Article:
Compulsory sex education rejected by peers

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An attempt to introduce age-appropriate compulsory sex education in state-funded schools has been rebuffed by peers.

An amendment introducing sex education - including information about sexual relationships, same-sex relationships, sexual violence, domestic violence and consent - as a foundation curriculum subject was voted down by 209 to 142.

First to speak was Labour's education spokesperson, Baroness Jones of Whitchurch, who urged peers to recognise: "Universal access to the internet, social media, smartphones and music videos is sexualising children with profound and often damaging consequences."

"As policymakers we are behind the curve on this issue," she continued.

Crossbencher Baroness Kidron, who directed the documentary film InRealLife on children and the internet, said this type of change was needed to offset "young people, curious about sex, finding themselves in a world of non-consensual sexual violence".

Further support came from the Bishop of Leicester, a former chair of the Children's Society, who argued children need help to "find their way through a complex labyrinthine world" of friendships, intimacy and relationships.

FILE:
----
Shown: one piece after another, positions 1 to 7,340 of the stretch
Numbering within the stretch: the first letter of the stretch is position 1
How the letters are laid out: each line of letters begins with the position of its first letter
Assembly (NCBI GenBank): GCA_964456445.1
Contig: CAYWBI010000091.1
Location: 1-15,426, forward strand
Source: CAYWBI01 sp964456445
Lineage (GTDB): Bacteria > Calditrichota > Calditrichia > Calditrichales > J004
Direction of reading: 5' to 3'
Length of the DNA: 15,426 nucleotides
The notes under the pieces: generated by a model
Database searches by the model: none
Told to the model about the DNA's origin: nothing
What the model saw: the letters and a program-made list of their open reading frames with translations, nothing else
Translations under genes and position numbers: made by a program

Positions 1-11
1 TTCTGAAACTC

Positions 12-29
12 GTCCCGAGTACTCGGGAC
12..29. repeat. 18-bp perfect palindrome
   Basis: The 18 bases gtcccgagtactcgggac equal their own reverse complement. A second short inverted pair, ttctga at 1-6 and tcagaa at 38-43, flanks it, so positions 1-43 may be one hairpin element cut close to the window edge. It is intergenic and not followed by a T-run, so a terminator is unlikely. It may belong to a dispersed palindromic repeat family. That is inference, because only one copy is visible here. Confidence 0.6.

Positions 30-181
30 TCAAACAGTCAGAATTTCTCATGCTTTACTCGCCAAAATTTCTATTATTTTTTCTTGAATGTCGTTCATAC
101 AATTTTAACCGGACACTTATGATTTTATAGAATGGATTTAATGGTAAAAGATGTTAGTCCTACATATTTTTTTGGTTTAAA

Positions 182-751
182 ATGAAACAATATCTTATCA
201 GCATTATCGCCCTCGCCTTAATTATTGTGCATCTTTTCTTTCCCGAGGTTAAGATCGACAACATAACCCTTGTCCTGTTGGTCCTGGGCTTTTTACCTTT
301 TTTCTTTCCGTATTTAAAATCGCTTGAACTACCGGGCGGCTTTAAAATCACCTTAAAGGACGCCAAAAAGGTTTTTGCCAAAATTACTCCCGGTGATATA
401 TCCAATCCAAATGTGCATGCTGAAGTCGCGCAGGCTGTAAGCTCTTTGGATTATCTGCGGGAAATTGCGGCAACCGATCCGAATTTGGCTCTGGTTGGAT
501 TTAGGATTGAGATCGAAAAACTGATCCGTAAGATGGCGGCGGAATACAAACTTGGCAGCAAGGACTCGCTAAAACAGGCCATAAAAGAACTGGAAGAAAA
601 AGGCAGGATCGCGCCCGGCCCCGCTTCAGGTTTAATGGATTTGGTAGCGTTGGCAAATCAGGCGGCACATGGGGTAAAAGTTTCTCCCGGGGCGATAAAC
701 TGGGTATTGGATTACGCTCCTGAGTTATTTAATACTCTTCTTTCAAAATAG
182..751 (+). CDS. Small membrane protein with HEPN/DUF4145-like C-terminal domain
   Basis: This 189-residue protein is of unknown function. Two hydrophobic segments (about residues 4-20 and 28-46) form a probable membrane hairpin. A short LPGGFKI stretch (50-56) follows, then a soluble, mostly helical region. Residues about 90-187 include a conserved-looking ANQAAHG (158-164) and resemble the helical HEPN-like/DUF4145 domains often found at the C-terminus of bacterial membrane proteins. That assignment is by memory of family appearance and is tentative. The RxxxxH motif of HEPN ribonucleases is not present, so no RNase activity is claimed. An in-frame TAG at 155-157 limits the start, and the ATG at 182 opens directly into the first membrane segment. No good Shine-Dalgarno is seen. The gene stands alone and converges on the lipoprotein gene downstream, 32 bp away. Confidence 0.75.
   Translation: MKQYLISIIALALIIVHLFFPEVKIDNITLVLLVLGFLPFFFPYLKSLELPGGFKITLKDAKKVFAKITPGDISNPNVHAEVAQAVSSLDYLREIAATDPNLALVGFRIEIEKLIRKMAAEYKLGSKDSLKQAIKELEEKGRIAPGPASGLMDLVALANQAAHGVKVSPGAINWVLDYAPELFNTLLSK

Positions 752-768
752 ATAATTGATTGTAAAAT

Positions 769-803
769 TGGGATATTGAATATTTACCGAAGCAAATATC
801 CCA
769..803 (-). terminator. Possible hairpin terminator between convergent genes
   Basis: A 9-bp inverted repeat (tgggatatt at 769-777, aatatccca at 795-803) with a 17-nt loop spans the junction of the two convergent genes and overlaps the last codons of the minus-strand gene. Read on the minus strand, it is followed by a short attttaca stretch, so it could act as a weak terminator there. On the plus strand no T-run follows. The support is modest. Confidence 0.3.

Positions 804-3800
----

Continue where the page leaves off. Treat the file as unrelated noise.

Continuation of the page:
But several peers disagreed, with Lib Dem Baroness Walmsley calling the amendment "a patchy solution" to a problem she thought would be better-solved through the wider Personal, Social, Health and Economic (PSHE) education agenda.

Conservative peer Baroness Eaton said she did not feel "legislation is always the answer" and that she "would be very concerned about how we would guarantee the quality of that kind of teaching".

Responding for the government, Education Minister Lord Nash was worried that making sex education part of the curriculum would "remove from teachers and governors any control over their schools' approach".

He drew attention to the government's requirement that PSHE is taught in schools and announced it has extended its funding for the PSHE Teachers' Association for another year.

Opposition peers were not satisfied and called a division, which the government won with a majority of 67.

Part two of the debate can be found here.

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